Format

Send to

Choose Destination
Food Chem Toxicol. 2017 Sep;107(Pt A):449-471. doi: 10.1016/j.fct.2016.11.001. Epub 2016 Nov 3.

An overview of herb and dietary supplement efficacy, safety and government regulations in the United States with suggested improvements. Part 1 of 5 series.

Author information

1
Department of Complementary and Alternative Medicine, John A. Burns School of Medicine, 651 Ilalo Street, MEB 223, University of Hawaii at Manoa, Honolulu, HI, 96813, United States. Electronic address: amybrown@hawaii.edu.

Abstract

This is the first of five review articles investigating dietary supplements (DS; includes herbs) that now exceed over 50,000 in the Office of Dietary Supplement's "Dietary Supplement Label Database." Four review articles follow summarizing published medical case reports of DS related to liver toxicity, kidney toxicity, heart toxicity, and cancer. The most popular DS were vitamin or mineral supplements (43%) followed by specialty supplements (20%), botanicals (20%; herbs), and sports supplements (16%). The 2013 Annual Report of the American Association of Poison Control Centers revealed 1692 fatalities due to drugs, and zero deaths due to DS. Less than 1 percent of Americans experience adverse events related to DS, and the majority was classified as minor, with many of these related to caffeine, yohimbe, or other stimulant ingredients. The number one adulterant in DS is drugs, followed by New Dietary Ingredients (NDI) not submitted to the FDA - both are illegal and not DS, but rather "tainted products marketed as dietary supplements." The three main categories of DS prone to medical problems are those for sexual enhancement, weight loss, and sports performance/body building. DS are regulated in the U.S. by several federal agencies with overlapping jurisdiction - the Food and Drug Administration (FDA) and the Federal Trade Commission (FTC); enforced by the State Attorneys General Offices (AGO) and Department of Justice (DOJ); and monitored (not regulated) by the Centers for Disease Control and Prevention (CDC). The FDA can remove a DS from the market for phase IV post-marketing surveillance adverse event reports, adulteration (drugs, NDI, synthetic substances), contamination, misidentification, mislabeling or false claims, and not meeting good manufacturing practices (GMP). The FTC and state AGO can also enforce laws against deceptive marketing practices. Suggested improvements to current regulatory requirements are included along with online DS Toxic Tables in the series to forewarn consumers, clinicians, corporations, and governments of possible serious adverse events. They may also quicken the response rate during Phase IV post-marketing surveillance, in which governments could then exercise their regulatory powers.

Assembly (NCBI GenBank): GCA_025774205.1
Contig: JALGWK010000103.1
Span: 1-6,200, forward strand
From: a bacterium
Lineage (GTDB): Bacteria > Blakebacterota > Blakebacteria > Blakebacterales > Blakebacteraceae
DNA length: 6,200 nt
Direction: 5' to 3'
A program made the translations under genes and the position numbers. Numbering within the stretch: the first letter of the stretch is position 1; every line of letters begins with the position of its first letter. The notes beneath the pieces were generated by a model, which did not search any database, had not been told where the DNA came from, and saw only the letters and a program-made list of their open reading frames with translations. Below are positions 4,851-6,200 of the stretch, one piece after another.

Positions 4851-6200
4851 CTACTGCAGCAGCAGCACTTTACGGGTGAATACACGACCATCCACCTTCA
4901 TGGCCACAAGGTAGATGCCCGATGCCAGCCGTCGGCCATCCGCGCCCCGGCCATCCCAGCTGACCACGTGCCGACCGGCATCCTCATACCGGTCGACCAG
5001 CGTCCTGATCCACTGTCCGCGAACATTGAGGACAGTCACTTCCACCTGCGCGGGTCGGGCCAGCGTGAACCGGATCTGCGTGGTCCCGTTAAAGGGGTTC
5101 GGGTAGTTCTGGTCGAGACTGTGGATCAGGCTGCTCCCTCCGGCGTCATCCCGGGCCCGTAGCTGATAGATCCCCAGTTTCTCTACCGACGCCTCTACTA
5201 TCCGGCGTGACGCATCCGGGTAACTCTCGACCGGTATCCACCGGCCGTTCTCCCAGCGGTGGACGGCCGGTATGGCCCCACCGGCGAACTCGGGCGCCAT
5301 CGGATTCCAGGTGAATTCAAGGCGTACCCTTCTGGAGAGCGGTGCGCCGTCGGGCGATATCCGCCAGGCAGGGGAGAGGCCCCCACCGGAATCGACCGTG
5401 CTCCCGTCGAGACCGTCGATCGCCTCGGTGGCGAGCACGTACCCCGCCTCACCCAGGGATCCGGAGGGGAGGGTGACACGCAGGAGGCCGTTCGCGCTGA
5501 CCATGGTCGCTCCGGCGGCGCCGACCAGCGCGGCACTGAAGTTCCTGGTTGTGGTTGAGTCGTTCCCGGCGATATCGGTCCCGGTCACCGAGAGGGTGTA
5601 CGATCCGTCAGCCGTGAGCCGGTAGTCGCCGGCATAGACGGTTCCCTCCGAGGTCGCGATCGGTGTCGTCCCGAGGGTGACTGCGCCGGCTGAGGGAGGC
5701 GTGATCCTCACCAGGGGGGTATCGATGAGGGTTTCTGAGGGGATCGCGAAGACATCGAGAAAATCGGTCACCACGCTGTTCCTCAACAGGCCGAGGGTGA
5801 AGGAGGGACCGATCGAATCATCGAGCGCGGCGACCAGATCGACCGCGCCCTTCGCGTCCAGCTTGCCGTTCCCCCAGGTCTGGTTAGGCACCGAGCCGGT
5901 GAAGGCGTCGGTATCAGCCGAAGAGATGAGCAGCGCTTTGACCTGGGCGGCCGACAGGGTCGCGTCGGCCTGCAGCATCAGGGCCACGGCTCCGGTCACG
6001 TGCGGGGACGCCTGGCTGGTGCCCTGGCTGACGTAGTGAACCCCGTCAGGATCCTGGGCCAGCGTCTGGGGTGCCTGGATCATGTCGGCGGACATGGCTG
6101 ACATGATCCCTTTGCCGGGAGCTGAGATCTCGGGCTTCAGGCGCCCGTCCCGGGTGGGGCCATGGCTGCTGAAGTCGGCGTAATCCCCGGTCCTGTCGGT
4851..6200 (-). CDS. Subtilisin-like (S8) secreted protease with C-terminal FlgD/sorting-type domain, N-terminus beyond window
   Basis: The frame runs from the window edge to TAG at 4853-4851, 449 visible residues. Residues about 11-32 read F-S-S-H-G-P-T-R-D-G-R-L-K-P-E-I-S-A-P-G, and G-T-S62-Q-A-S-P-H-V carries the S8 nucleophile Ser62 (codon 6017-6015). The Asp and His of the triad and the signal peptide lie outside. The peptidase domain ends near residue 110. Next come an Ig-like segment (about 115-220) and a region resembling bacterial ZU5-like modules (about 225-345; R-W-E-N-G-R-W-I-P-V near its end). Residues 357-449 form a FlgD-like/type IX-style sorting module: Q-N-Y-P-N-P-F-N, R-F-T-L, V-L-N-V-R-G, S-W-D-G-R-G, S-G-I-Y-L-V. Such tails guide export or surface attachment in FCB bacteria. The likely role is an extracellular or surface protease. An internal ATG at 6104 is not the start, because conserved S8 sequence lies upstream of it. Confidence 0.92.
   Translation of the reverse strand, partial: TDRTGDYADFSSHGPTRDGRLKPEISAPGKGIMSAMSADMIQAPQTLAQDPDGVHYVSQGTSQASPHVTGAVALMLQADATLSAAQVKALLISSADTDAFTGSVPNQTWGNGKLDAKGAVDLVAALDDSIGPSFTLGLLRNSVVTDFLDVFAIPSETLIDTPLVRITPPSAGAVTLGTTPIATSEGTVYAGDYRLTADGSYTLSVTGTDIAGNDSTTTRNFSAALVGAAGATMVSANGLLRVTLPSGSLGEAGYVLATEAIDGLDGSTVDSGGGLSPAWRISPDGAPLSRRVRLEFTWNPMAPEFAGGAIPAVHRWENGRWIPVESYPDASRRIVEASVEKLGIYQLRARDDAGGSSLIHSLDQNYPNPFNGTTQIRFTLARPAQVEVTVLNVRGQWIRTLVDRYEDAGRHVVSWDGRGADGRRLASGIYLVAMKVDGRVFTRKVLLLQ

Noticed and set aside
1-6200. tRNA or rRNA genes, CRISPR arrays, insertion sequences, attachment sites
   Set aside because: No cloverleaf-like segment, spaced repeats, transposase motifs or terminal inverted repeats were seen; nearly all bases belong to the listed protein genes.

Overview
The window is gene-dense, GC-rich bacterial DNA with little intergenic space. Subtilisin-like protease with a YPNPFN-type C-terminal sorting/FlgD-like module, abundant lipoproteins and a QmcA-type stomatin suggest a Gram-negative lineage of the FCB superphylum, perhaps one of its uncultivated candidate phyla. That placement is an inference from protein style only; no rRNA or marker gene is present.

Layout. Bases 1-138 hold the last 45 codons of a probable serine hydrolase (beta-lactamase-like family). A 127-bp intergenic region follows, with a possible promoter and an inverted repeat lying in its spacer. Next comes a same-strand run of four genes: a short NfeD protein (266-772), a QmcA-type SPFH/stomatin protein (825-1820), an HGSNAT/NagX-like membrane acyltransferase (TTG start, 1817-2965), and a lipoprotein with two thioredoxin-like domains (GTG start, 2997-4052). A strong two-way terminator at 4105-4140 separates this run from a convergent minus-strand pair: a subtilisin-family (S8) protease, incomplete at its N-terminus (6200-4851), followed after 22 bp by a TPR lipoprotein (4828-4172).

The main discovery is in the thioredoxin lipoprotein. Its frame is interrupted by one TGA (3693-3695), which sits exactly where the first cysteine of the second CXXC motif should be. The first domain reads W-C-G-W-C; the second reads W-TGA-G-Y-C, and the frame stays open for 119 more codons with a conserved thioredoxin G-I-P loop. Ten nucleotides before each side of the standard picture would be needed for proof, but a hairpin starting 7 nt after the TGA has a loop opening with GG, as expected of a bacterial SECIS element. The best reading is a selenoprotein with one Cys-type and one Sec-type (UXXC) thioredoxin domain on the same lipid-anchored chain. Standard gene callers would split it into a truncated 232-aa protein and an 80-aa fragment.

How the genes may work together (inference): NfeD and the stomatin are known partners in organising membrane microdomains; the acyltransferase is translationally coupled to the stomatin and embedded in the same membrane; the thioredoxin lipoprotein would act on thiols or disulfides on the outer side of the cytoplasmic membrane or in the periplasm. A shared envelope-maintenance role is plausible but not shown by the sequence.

KEYWORDS:

Dietary supplement; Government; Herbs; Plant extract; Toxicity

PMID:
27818322
DOI:
10.1016/j.fct.2016.11.001
[Indexed for MEDLINE]

Supplemental Content

Full text links

Icon for Elsevier Science
Loading ...
Support Center